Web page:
Jennings remembered for dedication to children
Robert Jennings' friends and constituents over many years received with sadness the announcement of his death. As recently detailed in a Vindicator article, Robert Jennings made a lasting impression on his ward and the city through his many carefully planned and earnestly promoted projects. From the beginning of his service on Youngstown City Council, I had the good fortune to know first-hand his careful attention to detail, and his success in securing services for his First Ward. I was impressed with his deep interest in children, beginning with the granddaughter he raised and his great-granddaughter, who enrolled in Millcreek Children's Center when she was three.
Mr. Jennings was always attentive to requests I made for needed services for Millcreek Children's Center, but he went much further. He used his political know-how to get legislation to demolish deteriorated buildings in the vicinity, to close off alleys and streets to improve the area and to secure funding for services for people who couldn't speak for themselves. He was known for his faithfulness to neighborhood watch groups and attendance at civic and charitable events. Mr. Jennings attended every important event at Millcreek Children's Center -- our groundbreaking in 1992, dedication in 1993, mortgage burning in 1996, and dedication of our Play 'N Learn Room in 1998. At Christmas parties with Santa, graduations and carnivals for the children, Mr. Jennings was present and smiling. The children and parents knew of his dedication first-hand.
Robert Jennings was exemplary in attention to his civic and political duties. We appreciated him in life; we honor him in death.
SISTER JEROME CORCORAN, Ph.D.
X Sister Jerome is the executive director of Millcreek Children's Center.
Pass H.R. 808 to save steel workers' jobs, retirement
We all can't be doctors. How true that expression is for me as well for others in this Valley.
Out of high school, I tried a few occupations. I am a licensed hairdresser, I've been a Teamster, and now I am a member of the United States Steelworkers of America. I found my niche in life. I enjoy working with my hands and being able to see the results of my labor. All have taken hard work.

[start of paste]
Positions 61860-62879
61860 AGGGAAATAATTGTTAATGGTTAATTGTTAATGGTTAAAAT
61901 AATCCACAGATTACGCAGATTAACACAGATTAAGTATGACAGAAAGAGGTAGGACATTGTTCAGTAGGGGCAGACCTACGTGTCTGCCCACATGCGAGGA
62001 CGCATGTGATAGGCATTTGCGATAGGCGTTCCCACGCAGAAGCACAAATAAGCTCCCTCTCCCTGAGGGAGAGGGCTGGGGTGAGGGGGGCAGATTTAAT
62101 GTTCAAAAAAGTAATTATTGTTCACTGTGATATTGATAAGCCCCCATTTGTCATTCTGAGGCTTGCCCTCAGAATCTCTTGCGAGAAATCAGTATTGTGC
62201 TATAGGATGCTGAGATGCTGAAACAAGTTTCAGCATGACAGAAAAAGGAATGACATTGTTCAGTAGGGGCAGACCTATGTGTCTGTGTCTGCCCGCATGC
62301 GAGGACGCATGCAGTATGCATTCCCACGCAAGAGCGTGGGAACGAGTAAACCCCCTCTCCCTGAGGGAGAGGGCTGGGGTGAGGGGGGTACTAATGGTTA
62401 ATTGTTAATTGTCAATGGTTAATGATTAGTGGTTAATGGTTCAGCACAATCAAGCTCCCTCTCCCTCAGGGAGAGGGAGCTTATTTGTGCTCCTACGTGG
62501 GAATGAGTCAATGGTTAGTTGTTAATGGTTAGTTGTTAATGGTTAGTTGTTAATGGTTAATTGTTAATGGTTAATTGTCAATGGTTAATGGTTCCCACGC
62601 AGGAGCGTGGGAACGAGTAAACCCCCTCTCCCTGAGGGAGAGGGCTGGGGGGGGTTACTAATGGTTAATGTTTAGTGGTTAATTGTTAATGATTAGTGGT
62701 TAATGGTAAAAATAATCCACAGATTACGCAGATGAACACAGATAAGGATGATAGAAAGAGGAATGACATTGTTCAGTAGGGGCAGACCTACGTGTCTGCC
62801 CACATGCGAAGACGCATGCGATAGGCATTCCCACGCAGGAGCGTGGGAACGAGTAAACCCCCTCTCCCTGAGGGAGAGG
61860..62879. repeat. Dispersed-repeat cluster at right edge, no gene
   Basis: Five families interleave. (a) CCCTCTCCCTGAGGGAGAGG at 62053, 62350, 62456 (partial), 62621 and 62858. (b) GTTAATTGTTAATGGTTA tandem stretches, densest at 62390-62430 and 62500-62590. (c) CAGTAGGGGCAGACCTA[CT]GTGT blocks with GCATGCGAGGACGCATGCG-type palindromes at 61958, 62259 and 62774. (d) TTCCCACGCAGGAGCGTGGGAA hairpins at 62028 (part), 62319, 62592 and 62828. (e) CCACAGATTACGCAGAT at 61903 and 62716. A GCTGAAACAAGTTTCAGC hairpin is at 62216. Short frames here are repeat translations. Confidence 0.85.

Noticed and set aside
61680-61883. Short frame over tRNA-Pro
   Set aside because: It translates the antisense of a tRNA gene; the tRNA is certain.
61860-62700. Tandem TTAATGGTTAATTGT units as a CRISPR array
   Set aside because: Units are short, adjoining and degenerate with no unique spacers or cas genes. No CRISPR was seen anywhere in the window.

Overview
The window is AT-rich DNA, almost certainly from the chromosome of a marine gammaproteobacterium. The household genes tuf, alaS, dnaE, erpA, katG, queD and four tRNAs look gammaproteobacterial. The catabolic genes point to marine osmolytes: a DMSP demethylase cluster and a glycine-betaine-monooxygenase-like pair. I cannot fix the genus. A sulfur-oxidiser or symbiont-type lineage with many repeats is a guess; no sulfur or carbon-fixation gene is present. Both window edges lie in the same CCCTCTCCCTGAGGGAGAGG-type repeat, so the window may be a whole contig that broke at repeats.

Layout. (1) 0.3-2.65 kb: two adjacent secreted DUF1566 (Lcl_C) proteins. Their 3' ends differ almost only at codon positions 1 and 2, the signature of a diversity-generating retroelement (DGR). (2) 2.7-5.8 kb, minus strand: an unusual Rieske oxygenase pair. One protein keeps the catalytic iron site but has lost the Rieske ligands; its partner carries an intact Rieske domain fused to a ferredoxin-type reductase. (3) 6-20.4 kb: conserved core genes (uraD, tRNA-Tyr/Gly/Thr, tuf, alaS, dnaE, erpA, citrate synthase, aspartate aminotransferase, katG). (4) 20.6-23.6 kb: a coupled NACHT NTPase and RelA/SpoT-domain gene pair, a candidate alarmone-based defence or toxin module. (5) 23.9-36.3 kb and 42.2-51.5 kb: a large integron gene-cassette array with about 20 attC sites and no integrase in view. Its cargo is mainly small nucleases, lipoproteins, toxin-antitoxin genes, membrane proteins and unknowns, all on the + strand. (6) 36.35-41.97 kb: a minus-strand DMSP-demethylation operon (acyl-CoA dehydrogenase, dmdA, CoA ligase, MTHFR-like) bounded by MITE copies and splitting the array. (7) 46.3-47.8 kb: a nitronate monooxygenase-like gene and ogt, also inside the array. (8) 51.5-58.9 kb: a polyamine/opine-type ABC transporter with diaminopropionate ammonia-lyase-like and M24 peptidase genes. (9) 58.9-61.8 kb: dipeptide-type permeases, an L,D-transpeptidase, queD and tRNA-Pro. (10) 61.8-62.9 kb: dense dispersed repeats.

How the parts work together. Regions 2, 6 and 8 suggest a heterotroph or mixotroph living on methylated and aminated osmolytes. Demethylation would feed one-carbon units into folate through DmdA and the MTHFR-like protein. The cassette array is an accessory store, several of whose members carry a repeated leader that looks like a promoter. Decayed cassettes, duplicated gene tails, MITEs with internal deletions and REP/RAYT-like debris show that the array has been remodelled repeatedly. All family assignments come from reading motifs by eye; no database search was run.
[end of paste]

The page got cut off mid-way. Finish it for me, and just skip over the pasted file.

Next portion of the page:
I am truly concerned with the U.S. government's unwillingness to stop illegal dumping of foreign steel into our country. Thousands of people who have worked hard to reach retirement and enjoy it will suffer. U.S. workers can't compete with the illegally dumped steel. They are in danger of losing their jobs; retired workers, their benefits.
I think it is time to stand up for American companies and American workers.
There is a bill in Congress that would help American steel companies get back on their feet. It would help save all of our benefits for those of us who are working as well as our retired brothers and sisters. I support it and hope my representatives in Congress will too.
At a time when it is hard to land a good job and a struggle to meet basic needs, the U.S. government is letting steel be illegally dumped into this country, costing thousands of good-paying U.S. jobs. How can we sit by and let this happen to our hard working American workers?
What about our future? If steel dumping continues, what do we have to look forward to -- minimum wage jobs? What happened to making a decent wage, becoming a part of the middle class of this country and being proud of it?
What will happen when I retire? Will I have to worry about losing my retirement benefits and health care coverage due to illegal trade practices that I have no control over?
I ask you to help the young and old alike by asking your member of Congress to support H.R. 808, a bill that will help save the steel industry and protect the hard-earned benefits of all steel workers.
DENISE M. SCHULTE-HADDLE
X The writer is recording secretary of USWA Local 1618.